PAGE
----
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Friday, May 19th, 2017 01:59 pm
For the last 18 months or so I've been inhaling the western canon. It was originally a ridiculous idea I had for hiking the PCT, to use that time to listen to the Great Books series on audiobook. Those books have been staring at me from one shelf or another all my life, and it felt weird that I'd never really made an attempt to read them. I hate being a phony like that.

I still haven't hiked the PCT, but I do spend a lot of time driving/busing/doing repetitive stuff in the shop, so I've managed to make some significant progress. (40% of the volumes fully read, another 30% partially read. Based on the 1952 set, though I'm working on the extended 1990 edition as well.) My absorption certainly isn't as high as if I was reading them, but I feel it's good enough to still be worthwhile. It's not ALL I listen to, of course. I sometimes get sidetracked for months following tangents. But it's proved a pretty great framework to fall back on when nothing else catches my fancy, introducing me to some pretty great texts. They're usually considered classics for a reason, after all! And now that I've worked up to listening at a 1.5x+ playback speed, they usually go pretty quickly. So I figured I could start writing some reviews to help keep track.

The History of Tom Jones, a Foundling
By Henry Fielding, 1749

Summary: Tom Jones, an orphan raised by a nobleman, is in an impossible love affair with Sophia, the daughter of a neighboring squire. He gets banished from the estate after being set up by his dastardly, jealous cousin. Tom is handsome, charming, recklessly good-hearted, and a bit too prone to falling into bed with just about every woman he meets. After bouncing around the countryside having adventures, he ends up caught in an increasingly complicated set of intersecting plotlines, trying to reconcile with Sophia and her overly-excitable father. Romance! Adventure! Intrigue! Heroes, rogues and villains!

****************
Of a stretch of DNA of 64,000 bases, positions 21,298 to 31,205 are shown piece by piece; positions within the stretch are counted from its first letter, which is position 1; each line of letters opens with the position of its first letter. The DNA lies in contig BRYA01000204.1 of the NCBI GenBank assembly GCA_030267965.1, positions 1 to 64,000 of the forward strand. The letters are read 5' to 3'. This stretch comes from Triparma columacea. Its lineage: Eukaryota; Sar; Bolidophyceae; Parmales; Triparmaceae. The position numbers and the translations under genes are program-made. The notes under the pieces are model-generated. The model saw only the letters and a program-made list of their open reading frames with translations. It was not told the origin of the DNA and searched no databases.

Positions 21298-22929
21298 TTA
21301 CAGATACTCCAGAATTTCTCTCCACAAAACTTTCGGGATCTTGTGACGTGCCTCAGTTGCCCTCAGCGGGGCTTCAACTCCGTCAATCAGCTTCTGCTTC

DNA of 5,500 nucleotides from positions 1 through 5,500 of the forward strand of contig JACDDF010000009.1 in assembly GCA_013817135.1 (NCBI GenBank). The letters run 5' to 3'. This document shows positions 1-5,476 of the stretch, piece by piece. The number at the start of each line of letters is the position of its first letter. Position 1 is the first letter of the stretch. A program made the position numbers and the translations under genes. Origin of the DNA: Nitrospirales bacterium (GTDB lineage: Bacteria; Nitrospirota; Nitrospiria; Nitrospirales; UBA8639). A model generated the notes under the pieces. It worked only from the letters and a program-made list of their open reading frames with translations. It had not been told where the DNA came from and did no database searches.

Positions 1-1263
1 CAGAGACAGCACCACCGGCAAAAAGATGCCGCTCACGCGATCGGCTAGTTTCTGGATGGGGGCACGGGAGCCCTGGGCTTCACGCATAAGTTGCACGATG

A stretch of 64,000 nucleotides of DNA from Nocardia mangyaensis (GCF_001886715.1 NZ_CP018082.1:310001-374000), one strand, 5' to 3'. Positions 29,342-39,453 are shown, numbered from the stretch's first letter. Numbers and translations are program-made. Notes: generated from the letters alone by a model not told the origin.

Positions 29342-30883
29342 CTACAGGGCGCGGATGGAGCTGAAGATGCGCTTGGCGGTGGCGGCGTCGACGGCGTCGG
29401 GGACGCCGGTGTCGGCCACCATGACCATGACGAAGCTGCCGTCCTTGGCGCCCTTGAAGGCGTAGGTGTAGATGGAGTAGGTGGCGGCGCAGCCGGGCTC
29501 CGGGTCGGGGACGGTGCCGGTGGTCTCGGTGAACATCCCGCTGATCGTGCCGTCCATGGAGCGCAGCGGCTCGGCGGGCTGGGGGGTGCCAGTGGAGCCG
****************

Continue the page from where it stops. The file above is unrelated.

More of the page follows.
This book was A+ fun. Not a deep book, maybe, but well written, absolutely stuffed full of characters you'll love to love, love to hate or just love to laugh at. It reminded me of Tristram Shandy, in that I was quite captivated without ever quite being able to say why. It still feels fresh, despite pop culture drowning in copies of copies of copies of copies. Like eating at a real continental breakfast, you realize why, exactly, this was something everyone wanted to copy in the first place. I think I'll be thinking about it for a long time to come, and few books can manage that. All that, and I didn't even see the final twist coming! Highly recommended, if you ever feel yourself in the need of 350K words of 18th-century picaresque satire.
Saturday, May 20th, 2017 02:54 am (UTC)
If I read that when I was in the Great Books reading program, I don't remember it, and based on this I'm going to revisit it.